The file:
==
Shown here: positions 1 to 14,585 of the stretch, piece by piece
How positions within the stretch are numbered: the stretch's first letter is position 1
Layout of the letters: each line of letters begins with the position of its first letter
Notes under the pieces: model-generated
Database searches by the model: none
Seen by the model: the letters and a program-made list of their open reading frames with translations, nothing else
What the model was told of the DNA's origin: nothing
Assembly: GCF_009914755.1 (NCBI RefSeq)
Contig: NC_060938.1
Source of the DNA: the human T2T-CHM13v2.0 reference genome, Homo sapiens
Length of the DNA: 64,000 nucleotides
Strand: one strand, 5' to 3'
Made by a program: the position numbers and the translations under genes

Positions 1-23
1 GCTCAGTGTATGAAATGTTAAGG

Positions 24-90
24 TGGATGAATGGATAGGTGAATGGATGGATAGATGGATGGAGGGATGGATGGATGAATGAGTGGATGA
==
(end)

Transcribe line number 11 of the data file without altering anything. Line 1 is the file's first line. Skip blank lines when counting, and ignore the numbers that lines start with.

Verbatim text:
Length of the DNA: 64,000 nucleotides